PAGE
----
In a first, China launched a rover on Saturday that will land on the far side of the moon, according to the official Xinhua news agency. This would provide a fillip to China’s ambitions of becoming a space superpower. The Chang’e-4 lunar probe mission — named after the moon goddess in Chinese mythology – was launched on a Long March 3B rocket from the southwestern Xichang launch centre in the pre-dawn hours. The launch marked the start of the journey to the unexplored side of the moon, which is mountainous and rugged. It is expected to land around the New Year to carry out experiments and explore the untrodden terrain. The near side of the moon is “tidally locked” and always faces the earth, and offers many flat areas to touch down on.
It was only in 1959 that the Soviet Union captured the first images of the heavily cratered surface, uncloaking some of the mystery of the moon’s “dark side”. No lander or rover has ever touched the surface there and if the Chang’e-4 manages to do the same, it will be global first. A major challenge for such a mission is communicating with the robotic lander: as the far side of the moon always points away from earth, there is no direct “line of sight” for signals.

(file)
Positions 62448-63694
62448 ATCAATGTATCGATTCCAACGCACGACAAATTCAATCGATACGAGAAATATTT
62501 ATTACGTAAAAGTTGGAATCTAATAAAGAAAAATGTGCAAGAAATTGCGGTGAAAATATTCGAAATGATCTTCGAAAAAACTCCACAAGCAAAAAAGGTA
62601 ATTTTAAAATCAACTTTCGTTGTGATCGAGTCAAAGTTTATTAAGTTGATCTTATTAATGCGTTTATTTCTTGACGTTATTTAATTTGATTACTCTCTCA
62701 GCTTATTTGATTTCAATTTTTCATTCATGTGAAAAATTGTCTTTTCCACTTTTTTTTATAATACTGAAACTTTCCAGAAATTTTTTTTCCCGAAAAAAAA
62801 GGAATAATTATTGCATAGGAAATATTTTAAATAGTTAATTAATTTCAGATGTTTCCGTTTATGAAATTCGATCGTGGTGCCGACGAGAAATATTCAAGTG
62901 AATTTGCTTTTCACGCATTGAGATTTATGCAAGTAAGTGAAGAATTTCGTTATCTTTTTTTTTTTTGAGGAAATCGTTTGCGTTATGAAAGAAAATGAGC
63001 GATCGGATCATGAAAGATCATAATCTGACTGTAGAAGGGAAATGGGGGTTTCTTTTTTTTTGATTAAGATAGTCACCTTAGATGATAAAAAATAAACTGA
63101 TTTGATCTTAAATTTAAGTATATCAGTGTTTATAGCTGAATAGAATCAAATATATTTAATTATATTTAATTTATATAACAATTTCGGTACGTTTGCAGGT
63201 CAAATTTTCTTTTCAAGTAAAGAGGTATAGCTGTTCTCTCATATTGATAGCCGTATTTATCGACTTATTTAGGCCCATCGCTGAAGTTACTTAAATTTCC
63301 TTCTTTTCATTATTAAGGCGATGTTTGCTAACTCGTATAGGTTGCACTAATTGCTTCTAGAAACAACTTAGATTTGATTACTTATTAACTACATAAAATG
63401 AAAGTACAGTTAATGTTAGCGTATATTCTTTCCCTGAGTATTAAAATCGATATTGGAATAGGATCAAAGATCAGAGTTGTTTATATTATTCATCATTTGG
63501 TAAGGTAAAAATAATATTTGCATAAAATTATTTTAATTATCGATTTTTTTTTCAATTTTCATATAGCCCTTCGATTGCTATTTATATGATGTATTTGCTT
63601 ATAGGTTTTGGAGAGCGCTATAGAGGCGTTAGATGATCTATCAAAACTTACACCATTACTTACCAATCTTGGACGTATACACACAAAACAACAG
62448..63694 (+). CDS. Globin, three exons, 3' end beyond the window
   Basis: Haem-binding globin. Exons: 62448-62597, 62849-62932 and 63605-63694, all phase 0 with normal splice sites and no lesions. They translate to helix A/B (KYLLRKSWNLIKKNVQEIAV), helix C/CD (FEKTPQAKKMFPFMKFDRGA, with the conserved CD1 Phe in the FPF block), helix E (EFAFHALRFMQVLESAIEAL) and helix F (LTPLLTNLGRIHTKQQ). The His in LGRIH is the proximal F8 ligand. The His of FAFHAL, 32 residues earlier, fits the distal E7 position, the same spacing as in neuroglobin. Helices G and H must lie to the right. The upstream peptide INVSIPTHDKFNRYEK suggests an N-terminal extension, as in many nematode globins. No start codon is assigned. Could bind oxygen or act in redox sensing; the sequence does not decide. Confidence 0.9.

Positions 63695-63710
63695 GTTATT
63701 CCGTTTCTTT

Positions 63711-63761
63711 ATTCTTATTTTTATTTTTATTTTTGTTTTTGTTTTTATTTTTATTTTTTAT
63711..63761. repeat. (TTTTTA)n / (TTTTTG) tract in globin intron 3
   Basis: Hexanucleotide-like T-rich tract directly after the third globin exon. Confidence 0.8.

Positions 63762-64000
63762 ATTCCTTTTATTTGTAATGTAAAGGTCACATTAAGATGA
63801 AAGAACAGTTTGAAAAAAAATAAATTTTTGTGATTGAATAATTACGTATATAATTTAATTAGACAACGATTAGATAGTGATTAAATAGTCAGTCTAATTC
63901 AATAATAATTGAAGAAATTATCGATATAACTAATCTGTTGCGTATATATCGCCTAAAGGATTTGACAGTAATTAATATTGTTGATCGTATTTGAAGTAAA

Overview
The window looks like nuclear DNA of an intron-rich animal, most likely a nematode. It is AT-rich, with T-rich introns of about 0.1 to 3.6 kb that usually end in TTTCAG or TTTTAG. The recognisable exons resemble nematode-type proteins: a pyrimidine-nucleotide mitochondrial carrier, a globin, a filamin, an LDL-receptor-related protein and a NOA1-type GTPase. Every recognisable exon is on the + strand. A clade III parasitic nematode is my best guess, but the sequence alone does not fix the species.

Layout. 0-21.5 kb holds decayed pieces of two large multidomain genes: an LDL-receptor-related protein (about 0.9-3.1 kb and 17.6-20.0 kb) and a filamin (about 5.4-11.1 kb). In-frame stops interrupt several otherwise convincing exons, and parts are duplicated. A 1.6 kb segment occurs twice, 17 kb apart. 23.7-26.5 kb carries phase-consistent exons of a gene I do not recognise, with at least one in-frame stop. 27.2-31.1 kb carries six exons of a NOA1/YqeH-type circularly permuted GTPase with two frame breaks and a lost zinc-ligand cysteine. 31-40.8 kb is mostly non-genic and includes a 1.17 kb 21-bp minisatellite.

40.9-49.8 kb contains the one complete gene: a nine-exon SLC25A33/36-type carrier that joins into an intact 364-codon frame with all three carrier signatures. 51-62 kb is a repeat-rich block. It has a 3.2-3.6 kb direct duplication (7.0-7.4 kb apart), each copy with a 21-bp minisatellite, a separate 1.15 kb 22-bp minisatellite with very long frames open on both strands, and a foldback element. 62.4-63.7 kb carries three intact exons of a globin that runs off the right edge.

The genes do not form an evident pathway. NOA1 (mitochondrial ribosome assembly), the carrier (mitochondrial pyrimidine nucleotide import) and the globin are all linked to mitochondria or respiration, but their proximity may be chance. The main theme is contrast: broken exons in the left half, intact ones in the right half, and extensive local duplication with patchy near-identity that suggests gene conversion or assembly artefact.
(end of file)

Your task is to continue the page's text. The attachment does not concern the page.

As a solution, China in May blasted the Queqiao satellite into the moon’s orbit, positioning it so that it can relay data and commands between the lander and earth.
According to the Chinese state media, Chang’e-4 was being sent to the Aitken Basin in the lunar South Pole region known for its craggy and complex terrain. The probe was carrying six experiments from China and four from abroad. They include low-frequency radio astronomical studies aiming to take advantage of the lack of interference on the far side mineral tests, and experiments planting a potato and other seeds.
To add to the challenges, during the lunar night — which lasts 14 earth days — temperatures will drop as low as minus 173 degrees Celsius, while during the lunar day, also lasting 14 earth days, temperatures rocket as high as 127°C. Instruments must withstand those fluctuations and generate enough energy to sustain it during the long night.